Bulgaria - Culture Smart!: The Essential Guide to Customs & Culture
Bulgaria, situated in southeastern Europe on the Black Sea, is one of Europe’s best-hidden secrets. A haven for nature and history buffs, this beautiful sunny country welcomes the traveler with bread and salt, a red rose, and ? wooden vessel full of sparkling wine. These three emblems of ancient treasures, rose oil, and natural beauty symbolize its distinctive culture. This youngest member of the European Union has been riding a roller-coaster of radical transformation since emerging from the Eastern Bloc and becoming a market economy twenty years ago, changing dramatically in many ways and yet preserving its own particular charm and slow-paced way of life. Invasions and waves of migration, dating back to neolithic and classical times, have contributed to a unique cultural mosaic. The country boasts the oldest hoard of gold treasure in the world. The seventh-century Bulgarian empire dominated the Balkans and was a powerhouse of Slavonic culture. Later, Ottoman conquest and Soviet influence left their mark on the national psyche. Culture Smart! Bulgaria provides a key to understanding the Bulgarian people. It outlines their long and complex history, shows you what everyday life is like there today, and offers advice on what to expect and how to behave in different circumstances. This is a small country of proud and persevering people. More than the golden sands of the “Bulgarian Riviera,” the vast thickly forested expanses of the Rhodopes or the Rila and Pirin ranges with their snow-capped peaks and emerald-green lakes, the music and dances and the warmth and cordiality of the Bulgarians will conquer your heart and bring you back time and again.
By Juliana TzvetkovaBulgaria - Culture Smart!: The Essential Guide to Customs & Culture
Romania: Culture Smart and the description is for Culture
A land of mountains, hills, and fertile plains, Romania is a tourist destination waiting to be discovered. It is a rich and complex country: a place whose cities are home to beautiful parks and vibrant cultural scenes; whose people welcome guests warmly into their homes, sharing the best of whatever they have, and party into the night, suffused by Latin joie de vivre. Buffeted over time between three great powers—the West, Russia, and Turkey—Romania betrays the cultural influences of each, and it can be a difficult place to get a handle on. Culture Smart! Romania provides an indispensable tool for the foreign visitor, digging deep behind the clichés, explaining many of the behavioral quirks of the people, smoothing your path toward better understanding, and outlining the many attractions—cultural, social, and geographical—that await you in this underexplored part of Europe.
By Debbie StoweRomania: Culture Smart and the description is for Culture
A Concise History of Romania (Cambridge Concise Histories)
Spanning a period of 2000 years from the Roman conquest of Dacia to the present day, A Concise History of Romania traces the development of a unique nation situated on the border between East and West. In this illuminating new history, Keith Hitchins explores Romania's struggle to find its place amidst two diverse societies: one governed by Eastern orthodox tradition, spirituality and agriculture and the other by Western rationalism, experimentation and capitalism. The book charts Romania's advancement through five significant phases of its history: medieval, early modern, modern and finally the nation's 'return to Europe'; evaluating all the while Romania's part in European politics, economic and social change, intellectual and cultural renewals and international entanglements. This is a fascinating history of an East European nation; one which sheds new light on the complex evolution of the Romanians and the identity they have successfully crafted from a unique synthesis of traditions.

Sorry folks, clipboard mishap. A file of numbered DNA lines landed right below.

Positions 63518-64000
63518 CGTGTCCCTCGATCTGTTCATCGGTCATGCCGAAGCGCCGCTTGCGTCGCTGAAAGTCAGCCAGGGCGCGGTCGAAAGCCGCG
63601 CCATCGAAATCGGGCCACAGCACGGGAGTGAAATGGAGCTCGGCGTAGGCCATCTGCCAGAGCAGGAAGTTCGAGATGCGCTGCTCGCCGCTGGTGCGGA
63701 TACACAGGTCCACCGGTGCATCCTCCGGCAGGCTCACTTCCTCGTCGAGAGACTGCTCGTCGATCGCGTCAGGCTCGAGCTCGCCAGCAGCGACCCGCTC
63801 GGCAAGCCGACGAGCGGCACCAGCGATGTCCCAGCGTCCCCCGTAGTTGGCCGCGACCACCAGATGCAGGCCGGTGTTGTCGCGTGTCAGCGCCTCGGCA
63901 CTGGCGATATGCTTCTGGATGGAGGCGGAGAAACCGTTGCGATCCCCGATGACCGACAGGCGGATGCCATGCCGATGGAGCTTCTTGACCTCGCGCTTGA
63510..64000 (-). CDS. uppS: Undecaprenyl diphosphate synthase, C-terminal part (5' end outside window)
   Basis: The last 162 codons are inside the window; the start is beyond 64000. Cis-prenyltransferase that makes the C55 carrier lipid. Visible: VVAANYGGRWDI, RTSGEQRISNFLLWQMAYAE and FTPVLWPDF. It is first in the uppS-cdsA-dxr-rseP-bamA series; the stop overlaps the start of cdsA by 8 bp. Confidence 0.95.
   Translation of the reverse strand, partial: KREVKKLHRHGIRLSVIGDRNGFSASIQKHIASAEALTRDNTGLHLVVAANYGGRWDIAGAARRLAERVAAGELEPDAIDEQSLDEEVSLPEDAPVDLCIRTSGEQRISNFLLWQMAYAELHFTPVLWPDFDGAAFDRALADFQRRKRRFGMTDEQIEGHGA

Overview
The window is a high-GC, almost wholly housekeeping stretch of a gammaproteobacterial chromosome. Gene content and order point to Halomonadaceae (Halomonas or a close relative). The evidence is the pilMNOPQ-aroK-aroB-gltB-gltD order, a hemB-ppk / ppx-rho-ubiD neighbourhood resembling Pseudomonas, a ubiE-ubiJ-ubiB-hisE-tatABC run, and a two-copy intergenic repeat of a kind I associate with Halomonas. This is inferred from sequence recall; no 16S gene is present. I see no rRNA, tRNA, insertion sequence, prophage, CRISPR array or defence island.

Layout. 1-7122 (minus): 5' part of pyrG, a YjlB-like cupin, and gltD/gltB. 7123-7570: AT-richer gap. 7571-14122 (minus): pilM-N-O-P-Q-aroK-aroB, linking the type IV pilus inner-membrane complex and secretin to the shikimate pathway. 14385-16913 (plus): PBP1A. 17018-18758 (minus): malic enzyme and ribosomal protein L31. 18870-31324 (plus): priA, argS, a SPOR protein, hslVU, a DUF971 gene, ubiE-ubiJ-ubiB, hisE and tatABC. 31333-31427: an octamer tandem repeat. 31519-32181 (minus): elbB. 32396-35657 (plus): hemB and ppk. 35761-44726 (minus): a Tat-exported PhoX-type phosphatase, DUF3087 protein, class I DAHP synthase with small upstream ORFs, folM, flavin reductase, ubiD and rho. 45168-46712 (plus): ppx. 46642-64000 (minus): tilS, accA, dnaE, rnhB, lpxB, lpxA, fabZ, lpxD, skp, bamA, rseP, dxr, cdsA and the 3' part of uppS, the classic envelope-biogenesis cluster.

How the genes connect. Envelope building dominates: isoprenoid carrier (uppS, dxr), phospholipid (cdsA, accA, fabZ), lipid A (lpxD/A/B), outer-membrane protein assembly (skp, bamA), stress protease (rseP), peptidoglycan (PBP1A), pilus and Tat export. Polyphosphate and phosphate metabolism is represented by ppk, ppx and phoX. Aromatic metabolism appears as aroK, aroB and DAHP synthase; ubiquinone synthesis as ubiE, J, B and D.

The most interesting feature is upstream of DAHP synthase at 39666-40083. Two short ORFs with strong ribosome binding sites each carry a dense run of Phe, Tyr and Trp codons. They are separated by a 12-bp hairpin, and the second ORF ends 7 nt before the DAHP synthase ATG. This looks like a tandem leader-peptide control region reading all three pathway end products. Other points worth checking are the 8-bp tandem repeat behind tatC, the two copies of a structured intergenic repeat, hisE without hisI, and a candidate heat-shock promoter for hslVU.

By Keith HitchinsA Concise History of Romania (Cambridge Concise Histories)
A Concise History of Hungary (Cambridge Concise Histories)
This book offers a comprehensive thousand-year history of the land, people, society, culture and economy of Hungary, from its nebulous origins in the Ural Mountains to the 1988 elections. It tells above all the thrilling story of a people who became a great power in the region and then fought against--and were invaded by--Ottomans, Germans and Soviets. The Hungarian people preserved nevertheless a continuous individuality through their Ural-born language and a specifically Hungaro-European culture.
By Miklós MolnárA Concise History of Hungary (Cambridge Concise Histories)
Budapest: A Cultural Guide
Budapest, dramatically situated on the Danube, is a city that makes an immediate impression on a visitor. It exhibits all the scale, grandeur and excitement of a major capital, yet it is a city absorbed by nostalgia, and openly scarred by its history. A travelers enjoyment of the city will no doubt benefit from a fuller understanding of Budapests rich and idiosyncratic culture. Budapest: A Cultural Guide is a personal and informative introduction to Budapest, mingling history with anecdote, exploring past and present.
Travel writer Michael Jacobs begins his cultural guide with lively essays, interwoven with some of the author's own experiences, dealing with key aspects of the city's life, history, and culture. Jacobs also includes a series of six walks arranged by district, enabling visitors to experience the city's evolution for themselves, and featuring all the major sites and a personal selection of less well-known, often neglected ones. Rich photos provide an introduction to Budapests beauty for the armchair traveler, and detailed maps plot out the nuances that make this Eastern European city one of the most popular tourist sites of the 1990s.
By Michel JacobsBudapest: A Cultural Guide